I have one of the world’s greatest jobs. I teach writing to college students. In my off-hours, I listen to complaints about student writing: They can’t spell, write a complete sentence, or use commas appropriately. Often these complaints are accompanied by an invitation to identify the villain(s) responsible for this catastrophe. Television, e-mail, texting -- I may choose one or all three.
This year, in an effort to spice up a few dinner parties, I’ve identified a new candidate for the Hall of Literacy Villainy, and in doing so, throw stones at two favorite demons of civilizations: pop culture and computers. This year I nominate the Hollywood darling Facebook.
Facebook presents far more danger than the cultivation of lowercase first-person "i"s and emoticons :). The real threat posed by Facebook is not that it ruins writers' ability to punctuate or encourages them to replace words with pictures. The problem with Facebook is that it nurtures one of writing teachers' greatest foes -- the teenage fantasy that writers write only to themselves and to those who are just like them.
Although Facebook is properly classified as "social software," it is more accurately categorized as mirror-ware, a whole new kind of social that consists only of us and our self-projections. And it is that mirror, that seductive invitation to reflect us and only us back to ourselves that damns us.
On Facebook, we post pictures to represent ourselves: our best, shiniest, toothiest, happiest/sexiest ponderer/wanderer/adventurer. The fairest ones of all. Or we post some other person or object as icon. Puppy, baby, six-year old self. The poor person’s version of identity airbrushing. To deepen the portrait, we post our status, likes and dislikes — bananas, skiing, taxes — and photo albums of grand vacations, graduations and celebrations. To our walls we announce opinions, as they come. What we find good, stupid, evil, sexy.
Facebook writers expect homogeneity from their audience. All readers read the same observation, and insights in the same way, regardless of who they are, what they know, what they need to know or even what they seek. Facebook writers do not select, shape or color moments and thoughts for particular readers. They trade the pleasure of imagining the absent reader for the imagined adoring gaze of selves. And they expect their friends to "like" their posts, pictures etc. immediately, and to shower them publicly with praise.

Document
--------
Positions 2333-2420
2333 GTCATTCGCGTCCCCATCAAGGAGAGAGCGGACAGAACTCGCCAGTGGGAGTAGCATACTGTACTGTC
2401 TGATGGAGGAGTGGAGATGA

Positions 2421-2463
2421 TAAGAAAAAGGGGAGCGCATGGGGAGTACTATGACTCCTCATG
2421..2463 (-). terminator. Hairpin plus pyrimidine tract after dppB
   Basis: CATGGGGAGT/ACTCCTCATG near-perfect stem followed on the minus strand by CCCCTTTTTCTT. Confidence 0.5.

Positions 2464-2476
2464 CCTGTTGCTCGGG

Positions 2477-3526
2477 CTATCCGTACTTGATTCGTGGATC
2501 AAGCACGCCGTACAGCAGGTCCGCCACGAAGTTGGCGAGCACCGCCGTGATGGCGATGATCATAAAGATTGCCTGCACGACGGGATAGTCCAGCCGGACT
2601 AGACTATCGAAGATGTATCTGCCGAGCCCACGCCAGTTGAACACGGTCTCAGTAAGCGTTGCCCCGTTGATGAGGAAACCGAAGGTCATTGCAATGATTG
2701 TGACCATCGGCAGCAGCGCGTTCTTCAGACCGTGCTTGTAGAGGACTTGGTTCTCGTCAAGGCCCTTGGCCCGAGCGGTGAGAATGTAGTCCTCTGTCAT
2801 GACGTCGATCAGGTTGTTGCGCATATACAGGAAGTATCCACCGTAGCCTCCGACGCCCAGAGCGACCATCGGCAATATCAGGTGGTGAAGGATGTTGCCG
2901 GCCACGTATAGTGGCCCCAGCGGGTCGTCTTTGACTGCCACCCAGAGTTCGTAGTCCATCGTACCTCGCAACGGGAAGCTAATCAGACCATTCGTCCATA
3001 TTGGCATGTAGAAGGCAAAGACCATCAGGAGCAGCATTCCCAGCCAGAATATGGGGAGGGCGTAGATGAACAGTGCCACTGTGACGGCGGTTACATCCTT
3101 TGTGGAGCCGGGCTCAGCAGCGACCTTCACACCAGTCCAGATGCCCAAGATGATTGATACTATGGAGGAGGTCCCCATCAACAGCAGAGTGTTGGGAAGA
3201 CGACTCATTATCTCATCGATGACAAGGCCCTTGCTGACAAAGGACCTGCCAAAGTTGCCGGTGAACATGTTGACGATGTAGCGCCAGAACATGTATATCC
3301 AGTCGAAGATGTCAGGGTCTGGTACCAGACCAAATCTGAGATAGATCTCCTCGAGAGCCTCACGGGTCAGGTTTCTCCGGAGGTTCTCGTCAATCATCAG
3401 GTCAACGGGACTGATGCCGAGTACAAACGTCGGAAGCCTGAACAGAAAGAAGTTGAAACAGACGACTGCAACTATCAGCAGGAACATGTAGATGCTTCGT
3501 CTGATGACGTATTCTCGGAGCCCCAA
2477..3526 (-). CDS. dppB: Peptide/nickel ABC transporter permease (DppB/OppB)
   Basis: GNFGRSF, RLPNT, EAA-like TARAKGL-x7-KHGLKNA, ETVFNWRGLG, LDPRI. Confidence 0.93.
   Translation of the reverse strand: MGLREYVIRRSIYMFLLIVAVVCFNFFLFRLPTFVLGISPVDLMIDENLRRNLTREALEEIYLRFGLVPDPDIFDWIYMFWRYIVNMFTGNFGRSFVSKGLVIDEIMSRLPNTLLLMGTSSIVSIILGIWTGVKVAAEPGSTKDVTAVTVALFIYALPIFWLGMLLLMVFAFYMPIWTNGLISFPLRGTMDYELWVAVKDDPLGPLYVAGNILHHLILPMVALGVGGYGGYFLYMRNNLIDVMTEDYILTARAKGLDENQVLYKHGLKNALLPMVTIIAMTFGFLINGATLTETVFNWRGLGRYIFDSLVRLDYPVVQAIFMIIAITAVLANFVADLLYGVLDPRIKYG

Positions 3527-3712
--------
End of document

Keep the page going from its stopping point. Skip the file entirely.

With Facebook, we don't need to explain why Obama should be elected or gays shouldn't be allowed to marry or a hundred seagull photos merit viewing. If birds bore our friend Gerard, too bad. If Gerard didn’t vote for Obama or has a male partner, that’s too bad, too.
Although our Facebook friends include those we haven't seen in years, decades, even, we can pretend that they share our experiences, our views, and our general disposition towards life. No justification, no explanation.
On Facebook we never think outside the four walls of the self, and we need never imagine readers different from us. We expect neither argument nor curiosity nor challenge. Just a thumbs up or down.
Teachers spend years working to broaden students' intellectual worlds beyond their own virtual backyards. We challenge them to discover ideas that come from individuals who might be very unlike them; people they would never conceive of friending, or if asked to friend would be more than likely to ignore. Or who don't have computers.
So is Facebook truly the new scourge of writing? Maybe not. Like all tools of such ubiquity and power, Facebook must be recognized for what it is — a medium that invites carefully polished reflections of our favorite self. But writers generally write for readers other than that self. We need, then, to provide contexts that allow our students to know and consider those readers. How often do we ask students to hear, read and truly understand a viewpoint different from their own? How often do we expect them to think of someone, anyone, other than themselves? The ability to imagine a perspective other than our own — the idea of an audience consisting of curious minds rather than adoring fans — defines our most effective writers.
Technology is not the smooth broom sweeping the art of writing across the threshold of death. The placing of blame often, if not always, is a means of self-exculpation that renders us powerless. If in reading their words we find that our young people have no sense of others beyond and/or different from themselves, we should supply them with that sense.
Brutus, dear, the fault lies not in our Facebook stars.
Lisa Lebduska is associate professor of English and director of college writing at Wheaton College in Massachusetts.